Have you read part one: Three New Ways to Engage Students in the Classroom?

There’s a new season in the air, and we’re not simply talking about the autumn.

As the new academic year begins in earnest, it’s not just teaching methods which are transforming, but also assessment. After all, with students demanding ever more from their education – and preaching to the masses at the front of a lecture theatre proving an outdated form of pedagogy – the options for assessing objectives and outcomes are also changing. No longer do end-of-year exams cut it.

Assessment is important within any arena of learning as it not only provides a measure of a student’s progress, but also acts as a means to engage the student with their own learning. The most successful form of assessment therefore includes the development of disciplinary skills that align with the overall aims of the course or programme (critical evaluation and problem solving, for example) whilst also enhancing vocational competencies (such as communication or team work). Students no longer want to be prepared to simply pass an exam: they need to be equipped with the skills that will help them succeed as employees or entrepreneurs.

“Nothing we do to, or for, our students is more important than our assessment of their work and the feedback we give them on it. The results of our assessment influence students for the rest of their lives and careers – fine if we get it right, but unthinkable if we get it wrong.” – Phil Race

Mixing up assessment methods can result in a more engaged and stimulated student population – and in turn prevent teaching staff from feeling stale or stifled too. Using a range of assessment methods gives students more scope to demonstrate their knowledge and skills across a range of contexts, leading to a more inclusive learning experience and the opportunity for all to excel (rather than favouring those who, for one reason or another, are able to ‘work the system’ when it comes to essays and exams). An additional perk is that it can also ease the strain on a university’s resources, meeting very similar (if not more challenging) learning outcomes whilst simultaneously reducing the burden on staff and facilities. In the words of Phil Race, Senior Academic Staff Development Officer at the University of Leeds, “We need to measure less, but measure it better”.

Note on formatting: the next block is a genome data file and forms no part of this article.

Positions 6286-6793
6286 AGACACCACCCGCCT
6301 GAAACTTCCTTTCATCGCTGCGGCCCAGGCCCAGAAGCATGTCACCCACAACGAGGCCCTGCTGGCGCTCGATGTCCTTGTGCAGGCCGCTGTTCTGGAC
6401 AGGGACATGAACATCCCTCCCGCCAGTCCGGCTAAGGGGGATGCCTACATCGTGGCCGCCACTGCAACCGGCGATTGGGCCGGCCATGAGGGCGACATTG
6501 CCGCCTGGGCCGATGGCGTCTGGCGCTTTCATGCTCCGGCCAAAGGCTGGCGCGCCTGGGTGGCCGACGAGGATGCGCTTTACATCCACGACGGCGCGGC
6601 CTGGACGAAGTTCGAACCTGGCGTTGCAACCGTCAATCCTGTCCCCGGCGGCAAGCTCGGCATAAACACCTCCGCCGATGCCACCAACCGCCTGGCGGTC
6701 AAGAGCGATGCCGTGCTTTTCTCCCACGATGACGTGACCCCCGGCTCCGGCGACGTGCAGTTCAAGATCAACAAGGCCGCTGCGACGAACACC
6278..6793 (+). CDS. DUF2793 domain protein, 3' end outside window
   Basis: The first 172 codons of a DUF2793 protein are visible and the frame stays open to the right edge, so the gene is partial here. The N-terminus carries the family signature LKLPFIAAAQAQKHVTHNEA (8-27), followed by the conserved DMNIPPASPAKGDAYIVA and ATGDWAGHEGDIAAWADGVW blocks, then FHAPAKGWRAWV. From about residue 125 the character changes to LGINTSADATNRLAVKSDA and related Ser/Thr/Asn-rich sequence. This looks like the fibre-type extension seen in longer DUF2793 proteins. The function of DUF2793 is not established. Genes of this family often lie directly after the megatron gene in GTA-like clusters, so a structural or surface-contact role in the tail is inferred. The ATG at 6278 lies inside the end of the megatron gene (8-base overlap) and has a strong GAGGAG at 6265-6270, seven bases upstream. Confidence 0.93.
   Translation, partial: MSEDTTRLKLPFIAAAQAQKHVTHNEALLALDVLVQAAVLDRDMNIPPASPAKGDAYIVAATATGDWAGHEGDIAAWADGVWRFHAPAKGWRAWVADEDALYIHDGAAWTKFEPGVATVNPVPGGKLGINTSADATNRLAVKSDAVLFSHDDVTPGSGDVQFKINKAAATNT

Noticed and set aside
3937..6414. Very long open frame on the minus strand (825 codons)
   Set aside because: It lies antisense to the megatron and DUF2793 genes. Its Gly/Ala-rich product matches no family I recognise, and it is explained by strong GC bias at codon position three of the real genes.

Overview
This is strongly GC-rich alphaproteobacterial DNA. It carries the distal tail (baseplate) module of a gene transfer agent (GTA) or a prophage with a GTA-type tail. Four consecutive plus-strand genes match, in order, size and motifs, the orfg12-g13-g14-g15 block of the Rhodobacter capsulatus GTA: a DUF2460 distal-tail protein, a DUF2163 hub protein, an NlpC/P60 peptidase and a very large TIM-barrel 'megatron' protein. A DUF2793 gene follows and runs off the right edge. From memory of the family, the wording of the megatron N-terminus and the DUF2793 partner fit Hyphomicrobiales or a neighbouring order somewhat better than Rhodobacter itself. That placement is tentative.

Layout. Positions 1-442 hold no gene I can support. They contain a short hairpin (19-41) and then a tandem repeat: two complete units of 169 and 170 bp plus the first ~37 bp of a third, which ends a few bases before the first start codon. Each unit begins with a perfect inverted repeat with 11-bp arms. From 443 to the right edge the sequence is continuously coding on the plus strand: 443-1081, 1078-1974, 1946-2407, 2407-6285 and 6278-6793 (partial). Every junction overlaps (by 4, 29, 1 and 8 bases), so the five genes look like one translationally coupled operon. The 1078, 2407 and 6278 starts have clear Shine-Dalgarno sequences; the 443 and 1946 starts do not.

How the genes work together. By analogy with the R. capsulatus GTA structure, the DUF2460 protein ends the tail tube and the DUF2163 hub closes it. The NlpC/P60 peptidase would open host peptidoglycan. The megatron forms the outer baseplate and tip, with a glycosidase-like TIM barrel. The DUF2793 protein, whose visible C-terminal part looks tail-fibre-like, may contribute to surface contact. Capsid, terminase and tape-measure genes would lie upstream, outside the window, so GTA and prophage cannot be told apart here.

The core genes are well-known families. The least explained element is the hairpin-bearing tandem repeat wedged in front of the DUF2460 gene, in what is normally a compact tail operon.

With this in mind, here are three ways of adding variety to your assessment methods in order to boost innovation but still meet your intended learning outcomes:

Peer and self-assessment

Peer assessment and self-assessment promote a more active style of learning, encouraging students to see education as a participatory activity rather than simply a passive process. By encouraging them to engage closely with assessment criteria and reflect on their own performance –as well as that of their peers – students start to identify their strengths and weaknesses, learn from their previous mistakes, and target their studies accordingly. By being responsible for their own learning objectives, students come to understand assessment itself as a means of education and development – rather than simply a regurgitation exercise – and resultantly foster a deeper engagement with, and better understanding of, your expectations and their own performance.

Technology-Enhanced Assessment (TEA)

The use of technology is becoming increasingly widespread in the classroom; yet, when it comes to evaluation, there is still some disconnect between the methods of teaching and the way students are assessed. Indeed, whilst many students experience blended learning throughout their course, they are only ever appraised by paper-based exams – a traditional, arguably outdated, potentially very disparate (and possibly unfair) means of assessment.

Introducing ‘Technology-Enhanced Assessment’ (TEA) to your module or course can therefore provide a way of aligning learning outcomes and assessment methods whilst simultaneously increasing diversity, efficacy, and clarity of evaluation criteria. Online assessment methods such as multiple choice questions offer a number of benefits that can enhance learning: they can be accessed at a greater range of locations – thus allowing the student to test themselves in an environment in which they feel most comfortable; they enable immediate feedback to be delivered – enabling students to understand and correct errors at a time when they are most receptive; and they reduce the workload of administrators and academics – meaning the time previously given over to marking can be used more productively in helping support and teach students.

Experiential assessment

‘Good’ assessment benefits both students and staff, and one method which particularly motivates and enthuses is experiential assessment – in other words, learning by doing. Experiential (or active) learning and assessment requires students to undertake ‘real-world’ tasks in order to demonstrate knowledge, understanding, and application of skills. If you lecture on business and entrepreneurship, for example, rather than tasking your students with writing a traditional business plan, an experiential assessment might instead see them engaged in role play or a full-blown business simulation. A platform like our Sandpit allows students to design and test their business ideas and pitching skills in a safe, simulated environment – giving you, and them, the opportunity to assess the validity and viability of their invention by evaluating market size, opportunity, financial forecasts, and potential investment.

If you’d like to learn how you can work with Sandpit to improve your teaching and assessment methods, please get in touch today. We’d be delighted to discuss our innovative options with you.